Yes, we shoulda paid more attention to the winds instead of just to the tides.
Yes, we shoulda turned around after we first found out how crappy the waves were.
Yes, we shoulda used a new 2×4 for our mast rig instead of the older ones we picked up in Oswego.
Yes, we shoulda taken that mooring in Castleton, instead of plowing forward in the crazy waves.
Hindsight is great of course but to paraphrase motivational speaker Zig Ziglar, there’s no sense “should-ing” all over ourselves.
Although we did check the weather forecast yesterday, we had no idea that the winds would be 15-20 knots, and right on the nose when we left Waterford. Note that 15-20 knots is merely an estimate because without our mast up, we have no wind measuring instrument.
The drama began right when we cast off from the visitors center because the winds, combined with the close proximity of the boats in front of and behind us, combined with the crowd watching, could have equalled some “excitement.” Fortunately it didn’t, and we were able to reverse out of our slip with a whole foot between our boat and the one astern. I’m pretty sure that guy was as happy about that as we were.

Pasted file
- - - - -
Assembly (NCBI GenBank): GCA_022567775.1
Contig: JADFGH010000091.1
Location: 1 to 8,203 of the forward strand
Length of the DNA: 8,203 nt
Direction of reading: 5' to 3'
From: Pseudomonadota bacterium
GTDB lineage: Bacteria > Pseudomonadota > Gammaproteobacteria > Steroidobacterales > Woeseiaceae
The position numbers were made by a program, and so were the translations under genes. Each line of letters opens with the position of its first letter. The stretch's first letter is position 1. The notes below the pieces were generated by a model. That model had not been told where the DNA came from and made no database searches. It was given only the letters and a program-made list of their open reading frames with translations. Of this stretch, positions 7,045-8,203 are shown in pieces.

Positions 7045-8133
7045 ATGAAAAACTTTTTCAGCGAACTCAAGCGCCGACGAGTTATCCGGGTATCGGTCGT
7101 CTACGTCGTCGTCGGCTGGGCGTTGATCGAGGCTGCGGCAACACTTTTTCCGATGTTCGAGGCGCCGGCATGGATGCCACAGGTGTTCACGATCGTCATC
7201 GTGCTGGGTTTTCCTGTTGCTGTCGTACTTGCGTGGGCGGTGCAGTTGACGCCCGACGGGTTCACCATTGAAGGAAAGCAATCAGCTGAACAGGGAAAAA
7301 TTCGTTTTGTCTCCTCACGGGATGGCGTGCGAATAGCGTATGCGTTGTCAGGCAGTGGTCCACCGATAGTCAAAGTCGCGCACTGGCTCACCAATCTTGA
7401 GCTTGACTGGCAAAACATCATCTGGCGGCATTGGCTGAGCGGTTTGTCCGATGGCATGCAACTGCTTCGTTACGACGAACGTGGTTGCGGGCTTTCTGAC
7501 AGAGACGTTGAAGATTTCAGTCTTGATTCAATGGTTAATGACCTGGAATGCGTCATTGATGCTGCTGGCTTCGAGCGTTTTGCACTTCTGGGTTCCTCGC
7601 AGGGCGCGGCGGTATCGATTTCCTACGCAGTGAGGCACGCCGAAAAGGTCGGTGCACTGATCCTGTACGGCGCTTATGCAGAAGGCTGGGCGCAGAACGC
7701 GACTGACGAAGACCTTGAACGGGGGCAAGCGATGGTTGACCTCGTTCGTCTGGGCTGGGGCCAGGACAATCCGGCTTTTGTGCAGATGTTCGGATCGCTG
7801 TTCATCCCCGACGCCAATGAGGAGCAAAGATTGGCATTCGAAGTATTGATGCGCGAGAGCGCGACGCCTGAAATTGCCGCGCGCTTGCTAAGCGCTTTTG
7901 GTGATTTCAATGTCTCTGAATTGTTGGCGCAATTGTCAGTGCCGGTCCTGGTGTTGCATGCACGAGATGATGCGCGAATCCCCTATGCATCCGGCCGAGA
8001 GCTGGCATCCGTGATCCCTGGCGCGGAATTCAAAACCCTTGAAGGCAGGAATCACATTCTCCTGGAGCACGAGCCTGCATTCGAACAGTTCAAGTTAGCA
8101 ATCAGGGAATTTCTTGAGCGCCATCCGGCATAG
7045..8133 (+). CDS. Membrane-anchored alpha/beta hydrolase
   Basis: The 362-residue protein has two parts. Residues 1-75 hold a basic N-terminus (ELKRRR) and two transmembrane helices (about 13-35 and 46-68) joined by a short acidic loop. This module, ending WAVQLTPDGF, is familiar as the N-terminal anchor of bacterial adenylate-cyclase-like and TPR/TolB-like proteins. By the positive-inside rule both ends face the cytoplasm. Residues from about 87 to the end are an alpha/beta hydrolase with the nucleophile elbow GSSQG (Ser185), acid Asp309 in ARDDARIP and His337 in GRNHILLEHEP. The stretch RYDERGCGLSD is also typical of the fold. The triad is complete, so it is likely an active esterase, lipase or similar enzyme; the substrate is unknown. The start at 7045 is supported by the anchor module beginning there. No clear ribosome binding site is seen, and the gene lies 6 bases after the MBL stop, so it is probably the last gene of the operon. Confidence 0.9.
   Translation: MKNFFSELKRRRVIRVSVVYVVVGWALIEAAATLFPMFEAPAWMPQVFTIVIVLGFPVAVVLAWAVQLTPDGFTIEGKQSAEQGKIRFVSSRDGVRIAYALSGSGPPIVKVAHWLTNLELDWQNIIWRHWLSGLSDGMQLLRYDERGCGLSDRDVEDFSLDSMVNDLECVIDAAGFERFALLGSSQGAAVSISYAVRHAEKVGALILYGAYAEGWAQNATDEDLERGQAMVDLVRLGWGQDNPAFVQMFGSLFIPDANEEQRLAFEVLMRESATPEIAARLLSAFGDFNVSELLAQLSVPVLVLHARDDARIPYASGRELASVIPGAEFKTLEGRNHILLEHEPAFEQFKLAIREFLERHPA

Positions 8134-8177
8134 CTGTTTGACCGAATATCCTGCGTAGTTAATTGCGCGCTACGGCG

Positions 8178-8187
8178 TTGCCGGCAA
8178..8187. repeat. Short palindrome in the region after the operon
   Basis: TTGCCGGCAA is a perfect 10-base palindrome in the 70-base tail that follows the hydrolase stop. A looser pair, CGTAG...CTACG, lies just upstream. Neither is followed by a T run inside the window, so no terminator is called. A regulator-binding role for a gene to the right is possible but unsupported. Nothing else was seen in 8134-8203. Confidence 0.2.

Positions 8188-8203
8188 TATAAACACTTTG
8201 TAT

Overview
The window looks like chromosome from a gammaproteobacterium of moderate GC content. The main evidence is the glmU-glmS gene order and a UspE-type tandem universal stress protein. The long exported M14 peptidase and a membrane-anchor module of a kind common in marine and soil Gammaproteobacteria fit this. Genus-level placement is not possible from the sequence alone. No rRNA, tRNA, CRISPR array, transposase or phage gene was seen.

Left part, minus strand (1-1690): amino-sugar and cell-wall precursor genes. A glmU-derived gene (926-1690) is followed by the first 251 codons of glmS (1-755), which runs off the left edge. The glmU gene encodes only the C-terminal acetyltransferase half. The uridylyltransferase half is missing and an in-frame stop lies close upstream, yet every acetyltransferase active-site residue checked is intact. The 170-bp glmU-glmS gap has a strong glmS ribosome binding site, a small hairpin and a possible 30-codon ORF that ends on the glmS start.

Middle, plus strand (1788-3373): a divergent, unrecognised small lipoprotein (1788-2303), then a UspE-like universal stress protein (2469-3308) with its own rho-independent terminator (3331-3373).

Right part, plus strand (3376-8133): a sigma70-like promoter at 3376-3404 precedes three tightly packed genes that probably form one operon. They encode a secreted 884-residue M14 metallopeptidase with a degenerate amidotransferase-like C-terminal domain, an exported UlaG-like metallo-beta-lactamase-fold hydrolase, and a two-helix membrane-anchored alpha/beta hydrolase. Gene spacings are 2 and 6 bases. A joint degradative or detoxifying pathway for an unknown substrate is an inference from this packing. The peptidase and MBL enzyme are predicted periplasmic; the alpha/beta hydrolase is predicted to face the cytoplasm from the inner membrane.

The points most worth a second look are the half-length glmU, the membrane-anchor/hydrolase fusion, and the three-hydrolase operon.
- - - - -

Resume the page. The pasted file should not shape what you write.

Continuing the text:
We made it through the Troy Lock, lock number 1, with little difficulty. It was a tad different than all of the previous ones though as there were limited places to hold on to. We improvised on the fly though, looping bow and stern lines around the same centrally-positioned pole and it worked fine. That lock was where it all started getting ugly though!
Shortly after transiting the lock, the head winds continued to build until we were bashing directly into some fairly large waves. Now if our rig was up, instead of suspended on some older 2x4s, I probably wouldn’t have even blinked. The thought of making it this far though, and then dropping our mast into the Hudson, was not making me happy. We had three anchorages plotted on our chart, each closer than the next in case we didn’t want to go too far. None of them were close enough though so we went back to the chart and our Skipper Bob’s guide to find some closer shelter. Ultimately we found one, but by then motoring any faster than 2 knots had us plowing bow first into the water. I lost count of how many times we buried poor Rocky (our Rocna anchor).
Yes, we made it, with our mast where we left it. We’re anchored now with some fairly strong winds and rain blowing, but at least we’re out of those #$%%$ waves. We’ll have a bit farther to travel tomorrow than we had hoped, but hopefully it’ll be more comfortable. If it’s not, we’ll be plenty happy to just stay where we are. No more big-wave bashing until we’re a sailboat again!
The little tinsel thing shows how hard the wind was blowing where we were anchored.